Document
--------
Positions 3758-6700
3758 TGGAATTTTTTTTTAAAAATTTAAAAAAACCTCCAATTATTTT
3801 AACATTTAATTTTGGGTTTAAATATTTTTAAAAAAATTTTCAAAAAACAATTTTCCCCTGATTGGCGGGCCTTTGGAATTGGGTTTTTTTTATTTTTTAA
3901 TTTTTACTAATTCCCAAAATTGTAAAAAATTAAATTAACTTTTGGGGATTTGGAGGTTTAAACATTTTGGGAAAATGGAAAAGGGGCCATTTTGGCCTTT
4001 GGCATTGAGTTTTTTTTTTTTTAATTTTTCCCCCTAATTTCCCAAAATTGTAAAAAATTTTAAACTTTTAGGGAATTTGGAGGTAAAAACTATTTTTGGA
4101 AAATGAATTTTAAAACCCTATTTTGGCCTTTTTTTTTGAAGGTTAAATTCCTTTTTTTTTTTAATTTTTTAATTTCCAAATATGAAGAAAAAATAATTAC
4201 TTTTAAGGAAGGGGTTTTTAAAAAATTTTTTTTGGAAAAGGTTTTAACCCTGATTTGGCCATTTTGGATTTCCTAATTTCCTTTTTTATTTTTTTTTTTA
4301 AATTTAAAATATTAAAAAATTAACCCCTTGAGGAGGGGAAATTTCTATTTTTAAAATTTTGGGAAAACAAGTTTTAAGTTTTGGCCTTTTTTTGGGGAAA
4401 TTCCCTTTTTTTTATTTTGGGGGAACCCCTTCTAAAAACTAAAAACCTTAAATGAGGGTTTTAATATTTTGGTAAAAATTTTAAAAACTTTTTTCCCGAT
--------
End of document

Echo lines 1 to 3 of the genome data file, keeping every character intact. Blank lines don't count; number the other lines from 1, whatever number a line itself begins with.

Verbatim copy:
Positions 3758-6700
3758 TGGAATTTTTTTTTAAAAATTTAAAAAAACCTCCAATTATTTT
3801 AACATTTAATTTTGGGTTTAAATATTTTTAAAAAAATTTTCAAAAAACAATTTTCCCCTGATTGGCGGGCCTTTGGAATTGGGTTTTTTTTATTTTTTAA